I'm new to this board, but I work in this area, and I have recently come across three customers of the EDS Media Vault (based on Versant) who threw it out because it didnt work. Those three customers were AT&T GM a "large japanese entertainment conglomerate"
Part of the problem was undoubtedly the Media Vault, but there was negative feedback on the Versant database. Versant is great conceptually, but two main drawbacks are scaleability and performance in real world applications.
Who does Versant sell to, and where do they do well?
A friend of my just started work for Primus, supposedly a reference account for VSNT. They threw it out because it couldn't scale, was buggy as hell, didn't have any real client-side caching, didn't have a non-blocking read and wasn't any too fast on anything except batch loading of data. Before that he worked on the Sheriff project at MCI, also a VSNT account. They were having the same problems there too.
The Chicago Stock Exchange is using Versant - If it didnt work then one of the busiest exchanges should be told this. Sounds more like the application was written badly and they want a scapegoat. Versant is proven in too many companies for one experience with one customer to cast doubt on its viability. I have used it for a few years and its a top notch product that saves hours coding compared to Oracle, Informix, DB2 and the like.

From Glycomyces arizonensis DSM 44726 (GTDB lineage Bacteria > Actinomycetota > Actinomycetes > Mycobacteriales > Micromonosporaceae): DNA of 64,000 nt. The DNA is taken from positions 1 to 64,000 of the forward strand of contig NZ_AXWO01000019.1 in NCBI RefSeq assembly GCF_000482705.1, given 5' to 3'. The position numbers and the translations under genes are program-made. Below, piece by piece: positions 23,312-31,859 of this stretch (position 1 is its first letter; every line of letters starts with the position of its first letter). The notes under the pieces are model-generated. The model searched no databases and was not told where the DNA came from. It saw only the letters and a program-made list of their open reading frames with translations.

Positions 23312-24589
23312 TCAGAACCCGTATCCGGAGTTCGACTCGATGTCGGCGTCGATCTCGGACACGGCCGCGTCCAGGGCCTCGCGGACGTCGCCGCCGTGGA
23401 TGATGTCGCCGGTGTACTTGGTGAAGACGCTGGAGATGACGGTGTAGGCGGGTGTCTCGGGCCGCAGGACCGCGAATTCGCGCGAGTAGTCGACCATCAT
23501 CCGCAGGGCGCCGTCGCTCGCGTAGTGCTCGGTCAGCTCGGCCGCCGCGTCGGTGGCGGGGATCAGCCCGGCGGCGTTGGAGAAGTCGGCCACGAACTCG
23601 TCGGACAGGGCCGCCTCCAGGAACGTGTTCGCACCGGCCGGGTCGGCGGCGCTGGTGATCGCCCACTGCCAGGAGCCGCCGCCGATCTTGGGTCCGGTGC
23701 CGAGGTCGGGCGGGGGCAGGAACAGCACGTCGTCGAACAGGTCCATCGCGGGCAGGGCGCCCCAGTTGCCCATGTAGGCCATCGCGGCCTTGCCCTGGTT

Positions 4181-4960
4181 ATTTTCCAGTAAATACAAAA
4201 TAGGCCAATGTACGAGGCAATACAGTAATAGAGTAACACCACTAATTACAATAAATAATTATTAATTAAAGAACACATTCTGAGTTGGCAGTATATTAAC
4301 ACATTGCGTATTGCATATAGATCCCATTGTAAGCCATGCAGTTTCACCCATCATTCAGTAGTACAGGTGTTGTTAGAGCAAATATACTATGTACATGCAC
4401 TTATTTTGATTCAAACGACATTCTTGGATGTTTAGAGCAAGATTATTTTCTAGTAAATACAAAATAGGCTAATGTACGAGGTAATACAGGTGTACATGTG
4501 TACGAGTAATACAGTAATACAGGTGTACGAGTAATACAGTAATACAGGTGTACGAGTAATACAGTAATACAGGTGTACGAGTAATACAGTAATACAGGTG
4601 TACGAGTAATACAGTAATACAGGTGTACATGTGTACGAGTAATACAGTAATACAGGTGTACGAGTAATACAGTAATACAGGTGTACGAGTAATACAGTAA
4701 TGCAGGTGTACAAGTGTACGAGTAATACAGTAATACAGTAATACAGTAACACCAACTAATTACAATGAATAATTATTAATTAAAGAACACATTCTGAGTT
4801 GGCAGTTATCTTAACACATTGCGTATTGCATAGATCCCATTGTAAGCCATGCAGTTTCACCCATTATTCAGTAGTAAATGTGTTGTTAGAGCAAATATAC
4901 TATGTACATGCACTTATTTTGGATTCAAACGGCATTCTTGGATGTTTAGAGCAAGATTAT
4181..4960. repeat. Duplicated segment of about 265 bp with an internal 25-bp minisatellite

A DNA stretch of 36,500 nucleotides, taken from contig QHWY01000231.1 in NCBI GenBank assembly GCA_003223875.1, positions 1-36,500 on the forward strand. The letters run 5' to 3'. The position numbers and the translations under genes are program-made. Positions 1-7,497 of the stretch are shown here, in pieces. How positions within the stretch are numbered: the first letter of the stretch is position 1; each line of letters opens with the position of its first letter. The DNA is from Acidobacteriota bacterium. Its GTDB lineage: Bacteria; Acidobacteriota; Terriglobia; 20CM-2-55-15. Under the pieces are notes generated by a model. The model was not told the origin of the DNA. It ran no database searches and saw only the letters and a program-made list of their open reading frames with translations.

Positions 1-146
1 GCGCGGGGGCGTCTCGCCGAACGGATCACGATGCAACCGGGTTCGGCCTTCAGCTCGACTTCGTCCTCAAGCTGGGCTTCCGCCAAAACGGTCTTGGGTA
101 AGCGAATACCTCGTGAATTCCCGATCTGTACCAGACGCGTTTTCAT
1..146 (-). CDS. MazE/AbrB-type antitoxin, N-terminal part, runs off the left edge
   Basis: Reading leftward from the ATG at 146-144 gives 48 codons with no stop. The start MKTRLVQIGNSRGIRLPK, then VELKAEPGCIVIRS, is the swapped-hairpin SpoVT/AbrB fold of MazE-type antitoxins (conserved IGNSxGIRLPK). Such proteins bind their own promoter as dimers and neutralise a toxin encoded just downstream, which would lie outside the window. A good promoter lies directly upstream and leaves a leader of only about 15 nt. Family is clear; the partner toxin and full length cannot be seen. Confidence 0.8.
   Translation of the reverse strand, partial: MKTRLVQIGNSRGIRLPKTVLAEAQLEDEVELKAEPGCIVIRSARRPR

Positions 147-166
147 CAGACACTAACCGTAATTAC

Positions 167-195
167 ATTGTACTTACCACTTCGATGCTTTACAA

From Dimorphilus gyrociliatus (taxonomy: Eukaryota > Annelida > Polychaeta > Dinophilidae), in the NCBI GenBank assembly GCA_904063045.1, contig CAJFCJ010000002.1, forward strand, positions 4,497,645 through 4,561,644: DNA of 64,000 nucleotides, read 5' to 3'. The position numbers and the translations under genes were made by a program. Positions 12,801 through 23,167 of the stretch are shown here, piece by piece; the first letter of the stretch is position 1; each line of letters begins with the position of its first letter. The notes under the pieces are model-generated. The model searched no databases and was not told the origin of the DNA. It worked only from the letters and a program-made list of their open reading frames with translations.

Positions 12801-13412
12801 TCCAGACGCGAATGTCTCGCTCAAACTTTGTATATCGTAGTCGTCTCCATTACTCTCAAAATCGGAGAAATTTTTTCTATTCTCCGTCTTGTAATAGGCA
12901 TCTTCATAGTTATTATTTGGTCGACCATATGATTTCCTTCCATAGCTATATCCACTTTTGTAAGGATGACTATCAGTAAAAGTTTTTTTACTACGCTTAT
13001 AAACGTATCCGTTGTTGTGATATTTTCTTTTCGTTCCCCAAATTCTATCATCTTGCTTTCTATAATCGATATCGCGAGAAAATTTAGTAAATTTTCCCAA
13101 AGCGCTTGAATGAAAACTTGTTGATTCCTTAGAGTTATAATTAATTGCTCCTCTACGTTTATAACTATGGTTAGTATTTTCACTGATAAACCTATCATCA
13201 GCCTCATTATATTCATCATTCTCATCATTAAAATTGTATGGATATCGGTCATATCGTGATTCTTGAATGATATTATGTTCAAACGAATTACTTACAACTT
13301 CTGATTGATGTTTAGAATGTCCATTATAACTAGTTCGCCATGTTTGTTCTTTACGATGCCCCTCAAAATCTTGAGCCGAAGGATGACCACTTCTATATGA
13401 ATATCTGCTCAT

It is hard to tell why the client had so many problems without knowing the application. As for MCI, they keep coming back to Versant. They are and have been a customer. As for scalability you should browse some of the news clips, like the one about the SABRE product by Air France. As for bugs try any one of Informix, Sybase, Poet, ... and tell me what choice the customer really has. Also, sometimes the problem is the customer. They take on huge projects without having a team that understands the issues. They pin themselves into an architectural corner, fail and blame it on the database. I don't know what the Media Vault project is, but if they were storing large binary objects in the database, without any kind of optimization (at an architecture level) they would fail. But this is easy to see for a DB person and hard to see for a Multi-Media person. Did they have their design checked?